Actually, Ramsay’s reluctance to shoot at Jon is again shown inside the courtyard, when he opts to hit the giant with an umpteeth arrow instead of simply killing Jon. Jesus, Ramsay, Wun Wun was already drawing his last dying breaths, whereas Jon looked ever so fit and hungry for revenge. Set your priorities straight, dude!
- Okay, back to the battlefield. Now, at this point I assumed that Ramsay had prepared all sorts of traps, maybe even the good ol’ soak-the-ground-in-flammable-liquid-and-ignite-with-firearrows-from-afar, but nope. Not even a pesky trip wire. He just deploys his own cavalry. WHY WAS IT IMPORTANT TO MAKE JON, OR THE CAVALRY FOR THAT MATTER, RUSH IN?
- Why didn’t Ramsay use his pikemen instead of his own cavalry? Okay, this was a segue from the first point, but that point was getting wordy.
Everyone who’s seen Braveheart knows that the best way to counter an oncoming cavalry is to wait and wait and wait and then wham! – pikes. And who happens to own the most disciplined and effective phalanx (I don’t actually know how many that is, so just play along) of pikemen Westeros has ever seen? That’s right, Ramsay does.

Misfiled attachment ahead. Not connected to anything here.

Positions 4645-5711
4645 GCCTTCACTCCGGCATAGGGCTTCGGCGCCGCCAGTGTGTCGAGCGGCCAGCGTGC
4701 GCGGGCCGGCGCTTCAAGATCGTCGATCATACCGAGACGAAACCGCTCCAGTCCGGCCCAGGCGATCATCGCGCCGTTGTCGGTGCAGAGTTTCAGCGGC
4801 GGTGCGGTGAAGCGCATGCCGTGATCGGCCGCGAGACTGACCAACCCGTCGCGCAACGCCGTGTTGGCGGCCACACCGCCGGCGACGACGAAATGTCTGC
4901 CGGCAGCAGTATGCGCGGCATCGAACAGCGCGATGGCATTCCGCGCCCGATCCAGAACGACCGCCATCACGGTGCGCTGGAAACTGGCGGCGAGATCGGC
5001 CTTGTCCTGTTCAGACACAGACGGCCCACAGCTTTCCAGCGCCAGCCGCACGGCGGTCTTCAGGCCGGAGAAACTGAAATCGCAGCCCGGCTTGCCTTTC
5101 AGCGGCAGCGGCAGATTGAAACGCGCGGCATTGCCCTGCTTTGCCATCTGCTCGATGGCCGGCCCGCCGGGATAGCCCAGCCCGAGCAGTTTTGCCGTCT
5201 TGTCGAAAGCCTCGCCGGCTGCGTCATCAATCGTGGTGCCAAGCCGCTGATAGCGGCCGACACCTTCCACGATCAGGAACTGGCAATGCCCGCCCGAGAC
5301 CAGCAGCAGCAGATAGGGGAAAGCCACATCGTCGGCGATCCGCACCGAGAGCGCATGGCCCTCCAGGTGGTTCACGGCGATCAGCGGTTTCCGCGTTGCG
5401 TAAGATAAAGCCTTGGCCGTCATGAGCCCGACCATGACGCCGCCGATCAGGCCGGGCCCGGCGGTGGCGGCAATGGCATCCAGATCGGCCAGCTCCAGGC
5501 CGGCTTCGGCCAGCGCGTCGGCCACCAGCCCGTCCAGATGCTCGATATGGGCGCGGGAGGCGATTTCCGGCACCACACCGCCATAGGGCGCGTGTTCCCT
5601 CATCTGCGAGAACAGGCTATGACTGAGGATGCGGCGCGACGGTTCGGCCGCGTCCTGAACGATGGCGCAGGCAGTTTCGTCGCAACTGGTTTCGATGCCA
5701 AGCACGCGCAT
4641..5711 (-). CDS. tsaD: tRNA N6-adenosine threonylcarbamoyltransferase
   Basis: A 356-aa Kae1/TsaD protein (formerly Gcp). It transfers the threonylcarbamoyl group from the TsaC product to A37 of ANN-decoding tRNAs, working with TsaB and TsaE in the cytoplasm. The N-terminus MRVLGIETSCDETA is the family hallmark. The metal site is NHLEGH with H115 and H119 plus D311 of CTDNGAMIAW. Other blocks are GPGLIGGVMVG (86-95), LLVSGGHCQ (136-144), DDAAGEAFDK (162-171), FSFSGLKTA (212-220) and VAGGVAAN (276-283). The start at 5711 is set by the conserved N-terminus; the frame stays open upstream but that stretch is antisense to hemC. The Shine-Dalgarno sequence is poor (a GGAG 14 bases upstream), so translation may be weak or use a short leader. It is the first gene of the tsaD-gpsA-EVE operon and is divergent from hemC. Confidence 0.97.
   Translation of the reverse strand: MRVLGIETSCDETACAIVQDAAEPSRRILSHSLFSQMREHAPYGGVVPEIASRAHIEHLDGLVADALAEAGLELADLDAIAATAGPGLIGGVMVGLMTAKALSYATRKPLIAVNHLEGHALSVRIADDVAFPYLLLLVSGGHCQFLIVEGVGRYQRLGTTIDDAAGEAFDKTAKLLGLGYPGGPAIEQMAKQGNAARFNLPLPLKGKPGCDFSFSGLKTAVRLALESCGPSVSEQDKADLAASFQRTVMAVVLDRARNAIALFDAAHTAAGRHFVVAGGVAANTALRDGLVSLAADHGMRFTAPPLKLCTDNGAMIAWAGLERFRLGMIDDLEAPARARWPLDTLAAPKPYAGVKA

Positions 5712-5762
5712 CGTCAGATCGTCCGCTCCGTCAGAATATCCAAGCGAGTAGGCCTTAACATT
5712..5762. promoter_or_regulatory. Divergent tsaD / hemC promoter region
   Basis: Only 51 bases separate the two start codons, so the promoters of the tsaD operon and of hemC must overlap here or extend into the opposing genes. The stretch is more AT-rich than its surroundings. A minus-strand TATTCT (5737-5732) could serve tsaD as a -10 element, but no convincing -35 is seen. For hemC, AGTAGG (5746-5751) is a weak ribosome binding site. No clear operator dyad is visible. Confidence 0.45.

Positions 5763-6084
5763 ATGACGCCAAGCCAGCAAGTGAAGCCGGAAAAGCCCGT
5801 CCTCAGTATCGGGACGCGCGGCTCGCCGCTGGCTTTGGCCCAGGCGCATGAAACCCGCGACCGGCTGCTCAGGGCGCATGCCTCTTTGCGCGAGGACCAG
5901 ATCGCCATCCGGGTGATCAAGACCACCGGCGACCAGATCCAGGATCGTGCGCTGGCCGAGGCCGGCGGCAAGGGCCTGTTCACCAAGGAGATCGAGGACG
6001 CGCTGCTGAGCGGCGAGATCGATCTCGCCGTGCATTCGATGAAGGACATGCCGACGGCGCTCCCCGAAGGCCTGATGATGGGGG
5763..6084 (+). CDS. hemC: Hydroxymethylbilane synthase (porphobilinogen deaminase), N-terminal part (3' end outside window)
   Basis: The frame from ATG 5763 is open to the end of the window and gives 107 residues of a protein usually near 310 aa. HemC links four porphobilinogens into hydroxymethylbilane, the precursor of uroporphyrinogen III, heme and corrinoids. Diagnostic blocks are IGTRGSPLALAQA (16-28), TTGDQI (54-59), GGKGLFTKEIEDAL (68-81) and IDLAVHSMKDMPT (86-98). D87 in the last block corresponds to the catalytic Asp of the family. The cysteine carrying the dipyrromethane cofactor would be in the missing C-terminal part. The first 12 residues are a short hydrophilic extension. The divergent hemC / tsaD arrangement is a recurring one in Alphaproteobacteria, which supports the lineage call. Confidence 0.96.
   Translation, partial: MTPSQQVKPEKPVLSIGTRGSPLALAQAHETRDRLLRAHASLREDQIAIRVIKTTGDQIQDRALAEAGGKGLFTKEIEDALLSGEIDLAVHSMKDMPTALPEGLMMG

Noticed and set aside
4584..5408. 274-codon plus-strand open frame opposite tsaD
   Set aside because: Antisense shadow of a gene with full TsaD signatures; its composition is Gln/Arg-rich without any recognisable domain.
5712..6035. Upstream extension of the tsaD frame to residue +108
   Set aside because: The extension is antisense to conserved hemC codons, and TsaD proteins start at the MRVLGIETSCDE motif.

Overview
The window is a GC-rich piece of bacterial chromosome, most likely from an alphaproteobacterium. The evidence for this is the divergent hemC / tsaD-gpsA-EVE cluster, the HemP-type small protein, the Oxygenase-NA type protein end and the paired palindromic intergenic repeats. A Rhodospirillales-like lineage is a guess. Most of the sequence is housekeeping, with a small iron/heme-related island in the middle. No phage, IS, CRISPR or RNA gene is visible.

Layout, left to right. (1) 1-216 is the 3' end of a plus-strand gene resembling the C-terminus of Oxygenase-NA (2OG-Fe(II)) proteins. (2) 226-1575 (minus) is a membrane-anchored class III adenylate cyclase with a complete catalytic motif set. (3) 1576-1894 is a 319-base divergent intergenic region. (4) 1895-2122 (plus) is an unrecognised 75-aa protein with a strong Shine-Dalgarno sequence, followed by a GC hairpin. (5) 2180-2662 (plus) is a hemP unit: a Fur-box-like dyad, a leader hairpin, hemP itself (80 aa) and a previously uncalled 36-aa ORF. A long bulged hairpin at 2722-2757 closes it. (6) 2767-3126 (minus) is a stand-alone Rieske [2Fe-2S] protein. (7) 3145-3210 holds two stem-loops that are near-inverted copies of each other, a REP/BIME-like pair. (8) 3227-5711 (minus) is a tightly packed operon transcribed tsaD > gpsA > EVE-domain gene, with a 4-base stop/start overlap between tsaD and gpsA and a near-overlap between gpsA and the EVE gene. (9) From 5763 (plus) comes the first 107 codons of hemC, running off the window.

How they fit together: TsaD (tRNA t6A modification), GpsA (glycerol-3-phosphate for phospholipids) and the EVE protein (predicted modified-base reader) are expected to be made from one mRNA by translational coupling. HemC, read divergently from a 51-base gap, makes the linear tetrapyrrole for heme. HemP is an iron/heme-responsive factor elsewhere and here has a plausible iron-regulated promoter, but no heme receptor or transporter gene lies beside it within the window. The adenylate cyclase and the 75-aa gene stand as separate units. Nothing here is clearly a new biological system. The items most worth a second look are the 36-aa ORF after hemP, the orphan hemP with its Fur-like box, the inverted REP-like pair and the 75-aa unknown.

Not only do the mounted warriors completely obliterate each other, which must be a severe economic setback even for a super villain, Ramsay adds to the mutual devastation by launching salvo upon salvo of arrows into the mix. That’s a weird way to waste your most expensive military unit. It’s one thing if Ramsay had treated a bunch of hired axe-weilding hillfolks in this fashion, but knights on horses? Ah well.
- Where were the 60 warriors from bear island? I had anticipated a nice montage of warriors of various houses, sweeping past the especially bad-ass-looking, albeit few, elite… bear…looking… fighters that the mormont girl agreed to send. I guess they were simply nothing special.
- Why did the wildlings and whoever of the regular forces that were still alive let themselves be surrounded by the pikemen? They looked so flabbergasted when the shield-bearers came shuffling in I personally thought they’d already surrendered, and were to be captured by the least cool units as a sort of insult.
Note to wildlings – don’t let yourselves be surrounded. Pikes and shields are only useful together and in that exact fashion – picked apart and in close combat they’ll turn to awkwardly long sticks and lonely guys holding shields and no weapons.
Buuut… over all this was an awesome episode, no question about it.
Okay, this is when you can comment and tell me how I was wrong. Thanks for reading!